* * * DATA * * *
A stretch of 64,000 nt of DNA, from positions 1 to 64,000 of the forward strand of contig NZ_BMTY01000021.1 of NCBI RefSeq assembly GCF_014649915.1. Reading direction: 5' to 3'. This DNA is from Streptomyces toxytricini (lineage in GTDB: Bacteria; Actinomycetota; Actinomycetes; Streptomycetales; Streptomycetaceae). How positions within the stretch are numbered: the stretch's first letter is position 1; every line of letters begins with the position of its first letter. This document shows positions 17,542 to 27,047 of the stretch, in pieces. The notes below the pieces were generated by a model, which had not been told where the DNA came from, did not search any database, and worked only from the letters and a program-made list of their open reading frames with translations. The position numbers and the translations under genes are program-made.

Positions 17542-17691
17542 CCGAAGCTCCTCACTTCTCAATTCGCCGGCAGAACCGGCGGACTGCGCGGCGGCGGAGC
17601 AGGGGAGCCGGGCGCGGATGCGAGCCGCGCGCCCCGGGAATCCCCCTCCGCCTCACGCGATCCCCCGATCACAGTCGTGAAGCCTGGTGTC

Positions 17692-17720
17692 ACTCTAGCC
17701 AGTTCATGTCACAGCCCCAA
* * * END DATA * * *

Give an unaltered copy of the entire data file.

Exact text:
A stretch of 64,000 nt of DNA, from positions 1 to 64,000 of the forward strand of contig NZ_BMTY01000021.1 of NCBI RefSeq assembly GCF_014649915.1. Reading direction: 5' to 3'. This DNA is from Streptomyces toxytricini (lineage in GTDB: Bacteria; Actinomycetota; Actinomycetes; Streptomycetales; Streptomycetaceae). How positions within the stretch are numbered: the stretch's first letter is position 1; every line of letters begins with the position of its first letter. This document shows positions 17,542 to 27,047 of the stretch, in pieces. The notes below the pieces were generated by a model, which had not been told where the DNA came from, did not search any database, and worked only from the letters and a program-made list of their open reading frames with translations. The position numbers and the translations under genes are program-made.

Positions 17542-17691
17542 CCGAAGCTCCTCACTTCTCAATTCGCCGGCAGAACCGGCGGACTGCGCGGCGGCGGAGC
17601 AGGGGAGCCGGGCGCGGATGCGAGCCGCGCGCCCCGGGAATCCCCCTCCGCCTCACGCGATCCCCCGATCACAGTCGTGAAGCCTGGTGTC

Positions 17692-17720
17692 ACTCTAGCC
17701 AGTTCATGTCACAGCCCCAA